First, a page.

He's renowned for his straight-talking and matter-of-factness, now a former Far North MP has announced he will run at the next election and in turn 'seek to bring balance back' to the political sphere.
Former Minister for Regional Economic Development and NZ First MP Shane Jones has confirmed he will run for politics again under New Zealand First in 2023.
In October 2017, Jones was appointed as a minister in the New Zealand First–Labour coalition government, holding the portfolios of Infrastructure, Forestry and Regional Economic Development.
In October 2020, Jones contested the Northland electorate but was defeated and NZ First also lost their seats in Parliament, falling below the five per cent parliamentary threshold.
Jones said it was time to make a comeback and to address the elephant in the room regarding Government buckling to subsets of the community on a range of issues including borders, water and development.
He said enough was enough and the issue was further highlighted by a story in the Northland Age on Tuesday regarding a dispute over the naming of the Papakawau Culvert Replacement near Mangonui.
"I am astounded that after 13 meetings, NZTA is giving in to empty threats of litigation from random individuals about the name of the Papakawau project," Jones said.
"Infrastructure projects are taking far too long and Tai Tokerau cannot afford the delay and costliness. It is exhausting goodwill and leading to perverse outcomes.
"This shows the hapū consultation process is too woolly and the public is being fleeced. The new resource management laws need to be stricter."
Jones explained the recent NZTA issue was representative of a broader problem regarding what are, in his opinion, divisive and polarising political decisions.
He said he had grave concerns about any type of power creep, be it bureaucratic, iwi or political.
"The casualties of this problem are the people and Māori themselves don't want a bullseye on them due to excesses in some iwi for freshwater ownership and other fanciful pursuits," Jones said.
"I also sense a growing mood of unease that there is too much kowtowing to iwi on matters such as Covid-19 roadblocks.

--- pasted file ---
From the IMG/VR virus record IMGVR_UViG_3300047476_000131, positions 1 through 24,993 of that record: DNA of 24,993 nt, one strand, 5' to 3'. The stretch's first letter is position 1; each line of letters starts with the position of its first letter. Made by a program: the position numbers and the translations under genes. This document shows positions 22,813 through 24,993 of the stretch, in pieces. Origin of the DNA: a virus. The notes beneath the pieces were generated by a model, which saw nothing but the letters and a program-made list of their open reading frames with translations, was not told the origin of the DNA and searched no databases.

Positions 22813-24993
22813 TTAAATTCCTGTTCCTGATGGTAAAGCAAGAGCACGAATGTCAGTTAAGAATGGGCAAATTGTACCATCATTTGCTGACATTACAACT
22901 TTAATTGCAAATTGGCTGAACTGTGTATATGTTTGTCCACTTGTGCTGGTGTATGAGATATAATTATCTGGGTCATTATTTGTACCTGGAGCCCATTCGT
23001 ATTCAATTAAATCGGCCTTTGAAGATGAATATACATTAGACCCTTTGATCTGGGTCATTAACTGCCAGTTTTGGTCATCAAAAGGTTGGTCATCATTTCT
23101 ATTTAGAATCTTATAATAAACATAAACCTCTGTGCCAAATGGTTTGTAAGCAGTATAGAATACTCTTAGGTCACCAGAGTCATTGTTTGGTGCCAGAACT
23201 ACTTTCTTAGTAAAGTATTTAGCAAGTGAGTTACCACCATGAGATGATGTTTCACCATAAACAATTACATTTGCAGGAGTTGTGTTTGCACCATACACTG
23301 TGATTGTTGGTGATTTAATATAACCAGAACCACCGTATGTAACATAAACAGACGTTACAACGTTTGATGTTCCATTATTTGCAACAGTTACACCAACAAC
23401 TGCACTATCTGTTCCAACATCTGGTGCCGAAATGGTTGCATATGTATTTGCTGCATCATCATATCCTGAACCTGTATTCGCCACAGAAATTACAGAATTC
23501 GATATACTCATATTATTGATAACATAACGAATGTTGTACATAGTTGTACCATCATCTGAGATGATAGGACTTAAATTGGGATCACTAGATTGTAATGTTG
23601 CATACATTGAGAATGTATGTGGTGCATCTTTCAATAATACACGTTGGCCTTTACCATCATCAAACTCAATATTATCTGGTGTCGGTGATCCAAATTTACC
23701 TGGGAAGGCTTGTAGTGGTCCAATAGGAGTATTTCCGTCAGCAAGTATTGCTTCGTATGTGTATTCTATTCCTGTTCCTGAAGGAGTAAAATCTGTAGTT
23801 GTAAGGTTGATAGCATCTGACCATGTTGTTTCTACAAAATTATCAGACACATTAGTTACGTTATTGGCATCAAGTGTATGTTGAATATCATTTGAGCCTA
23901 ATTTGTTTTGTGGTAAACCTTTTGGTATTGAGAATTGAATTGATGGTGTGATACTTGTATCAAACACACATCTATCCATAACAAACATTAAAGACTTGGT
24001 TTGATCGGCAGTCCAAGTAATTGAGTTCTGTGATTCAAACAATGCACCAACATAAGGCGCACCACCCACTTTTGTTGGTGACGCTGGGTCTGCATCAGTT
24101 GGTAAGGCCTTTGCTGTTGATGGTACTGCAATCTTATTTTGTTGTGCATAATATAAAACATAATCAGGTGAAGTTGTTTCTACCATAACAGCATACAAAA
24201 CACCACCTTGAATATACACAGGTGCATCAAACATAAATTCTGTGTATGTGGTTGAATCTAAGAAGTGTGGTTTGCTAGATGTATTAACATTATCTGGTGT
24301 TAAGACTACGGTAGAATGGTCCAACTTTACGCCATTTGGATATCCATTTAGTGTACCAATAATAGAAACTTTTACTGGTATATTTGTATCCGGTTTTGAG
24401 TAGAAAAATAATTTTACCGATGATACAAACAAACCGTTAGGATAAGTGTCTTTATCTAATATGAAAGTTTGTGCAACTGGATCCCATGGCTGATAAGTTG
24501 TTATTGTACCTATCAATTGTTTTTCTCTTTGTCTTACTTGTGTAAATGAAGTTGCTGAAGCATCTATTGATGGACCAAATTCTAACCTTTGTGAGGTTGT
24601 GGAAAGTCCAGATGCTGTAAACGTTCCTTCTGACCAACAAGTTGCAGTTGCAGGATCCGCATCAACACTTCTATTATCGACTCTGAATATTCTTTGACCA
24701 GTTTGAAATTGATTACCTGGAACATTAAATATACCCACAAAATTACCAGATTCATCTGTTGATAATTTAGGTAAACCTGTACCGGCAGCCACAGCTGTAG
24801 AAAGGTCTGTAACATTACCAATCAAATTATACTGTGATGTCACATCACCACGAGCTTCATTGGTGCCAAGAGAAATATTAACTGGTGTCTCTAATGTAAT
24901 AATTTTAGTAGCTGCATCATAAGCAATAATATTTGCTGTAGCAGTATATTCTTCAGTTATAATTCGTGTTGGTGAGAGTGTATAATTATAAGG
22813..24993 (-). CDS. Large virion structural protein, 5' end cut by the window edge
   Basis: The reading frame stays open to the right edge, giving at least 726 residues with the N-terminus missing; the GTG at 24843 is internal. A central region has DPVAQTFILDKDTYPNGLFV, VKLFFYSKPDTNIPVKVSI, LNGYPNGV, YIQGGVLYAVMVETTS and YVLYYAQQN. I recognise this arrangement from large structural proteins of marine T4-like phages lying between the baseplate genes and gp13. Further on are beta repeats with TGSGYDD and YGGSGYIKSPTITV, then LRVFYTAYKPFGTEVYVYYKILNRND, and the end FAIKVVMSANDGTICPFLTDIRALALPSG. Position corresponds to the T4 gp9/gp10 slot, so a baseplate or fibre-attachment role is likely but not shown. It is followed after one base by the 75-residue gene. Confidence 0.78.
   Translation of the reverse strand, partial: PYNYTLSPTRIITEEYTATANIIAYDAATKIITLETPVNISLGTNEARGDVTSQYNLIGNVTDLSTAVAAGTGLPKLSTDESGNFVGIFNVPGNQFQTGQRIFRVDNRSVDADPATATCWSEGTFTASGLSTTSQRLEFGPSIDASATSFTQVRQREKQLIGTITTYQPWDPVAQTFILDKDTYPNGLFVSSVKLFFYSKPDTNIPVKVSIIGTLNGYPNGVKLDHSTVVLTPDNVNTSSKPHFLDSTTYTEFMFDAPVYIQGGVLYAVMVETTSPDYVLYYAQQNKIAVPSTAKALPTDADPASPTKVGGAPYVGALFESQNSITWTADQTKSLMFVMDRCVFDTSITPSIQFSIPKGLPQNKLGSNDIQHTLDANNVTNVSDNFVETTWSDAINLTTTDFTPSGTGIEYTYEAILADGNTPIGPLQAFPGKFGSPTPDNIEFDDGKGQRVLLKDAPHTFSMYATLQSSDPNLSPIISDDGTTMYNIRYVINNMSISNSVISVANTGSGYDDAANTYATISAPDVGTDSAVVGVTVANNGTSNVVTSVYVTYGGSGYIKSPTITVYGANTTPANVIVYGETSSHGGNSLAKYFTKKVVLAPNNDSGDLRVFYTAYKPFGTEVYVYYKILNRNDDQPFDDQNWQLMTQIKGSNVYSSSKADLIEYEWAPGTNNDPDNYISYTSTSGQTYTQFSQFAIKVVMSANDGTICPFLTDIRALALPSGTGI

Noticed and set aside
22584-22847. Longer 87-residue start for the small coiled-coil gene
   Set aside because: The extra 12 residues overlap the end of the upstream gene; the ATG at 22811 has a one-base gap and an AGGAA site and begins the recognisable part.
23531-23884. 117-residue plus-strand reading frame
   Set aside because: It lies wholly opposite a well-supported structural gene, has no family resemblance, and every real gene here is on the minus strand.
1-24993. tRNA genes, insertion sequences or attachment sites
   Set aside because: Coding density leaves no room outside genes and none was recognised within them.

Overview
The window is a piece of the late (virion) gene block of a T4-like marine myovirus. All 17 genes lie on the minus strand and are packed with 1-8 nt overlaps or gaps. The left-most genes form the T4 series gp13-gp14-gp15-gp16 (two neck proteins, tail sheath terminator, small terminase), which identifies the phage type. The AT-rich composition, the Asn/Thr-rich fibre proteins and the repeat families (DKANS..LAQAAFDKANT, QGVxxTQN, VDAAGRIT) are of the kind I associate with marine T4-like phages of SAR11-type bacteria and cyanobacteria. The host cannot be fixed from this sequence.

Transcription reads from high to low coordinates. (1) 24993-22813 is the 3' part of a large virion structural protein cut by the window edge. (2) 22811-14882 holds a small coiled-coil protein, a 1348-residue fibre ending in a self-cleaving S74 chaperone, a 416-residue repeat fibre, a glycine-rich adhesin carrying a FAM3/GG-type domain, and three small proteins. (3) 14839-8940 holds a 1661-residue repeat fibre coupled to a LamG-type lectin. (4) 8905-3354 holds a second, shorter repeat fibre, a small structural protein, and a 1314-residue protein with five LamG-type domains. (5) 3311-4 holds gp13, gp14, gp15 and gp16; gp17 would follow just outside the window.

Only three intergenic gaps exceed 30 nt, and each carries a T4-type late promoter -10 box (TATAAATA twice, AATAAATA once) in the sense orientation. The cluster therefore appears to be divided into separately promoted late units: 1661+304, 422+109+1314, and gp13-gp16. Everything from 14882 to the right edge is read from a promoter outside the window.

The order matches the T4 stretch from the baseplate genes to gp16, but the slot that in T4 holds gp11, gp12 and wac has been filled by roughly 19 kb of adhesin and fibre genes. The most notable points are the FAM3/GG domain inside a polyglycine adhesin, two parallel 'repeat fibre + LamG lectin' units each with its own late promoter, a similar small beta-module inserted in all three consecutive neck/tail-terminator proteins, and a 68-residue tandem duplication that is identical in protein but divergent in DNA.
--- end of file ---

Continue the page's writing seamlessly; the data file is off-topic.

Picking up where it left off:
"Politically it has become unbalanced and it leaves a void where all Māori endeavours are tainted in the mind of the public.
"Underlying this ideology is the idea that iwi should be given the power of veto over the rest of society. That's political madness and a recipe for economic misery."
Any law that encouraged or led to this behaviour, Jones said, needed to be rewritten.
When questioned about whether he was concerned that his comments may be of detriment to Māori, he said the opposite only kept Māori in 'victimhood'.
"That view premises Māori as perpetually vulnerable, but that's not who we are. We need to tu tangata (stand up) and stop believing the only way progress is possible is by using a crutch," Jones said.
"That belief actually disempowers a whole swath of New Zealanders and is not helpful."
Jones acknowledged many would be displeased with what he had to say but said it was important to not let such issues fester.
For the first time publicly, Jones has confirmed he will re-enter politics under NZ First at the next election.
He said people would have the opportunity to have their say about his opinions at the ballot box.
"I am definitely committed to a 2023 return to Parliament, as 2021 has shown how valuable NZ First was in the last regime," Jones said.
"We would never have agreed with Iwi Labour to pass a Covid-19 law establishing hapū passing lanes while the public is stuck at an iwi checkpoint.
"All nations have history and heritage, but no nation can profitably live in the past. There really is a major difference in philosophy between New Zealand First and Iwi Labour."
"If I get back into Parliament I'll be calling time on issues such as the NZTA spreading this viral hapū consultation condition."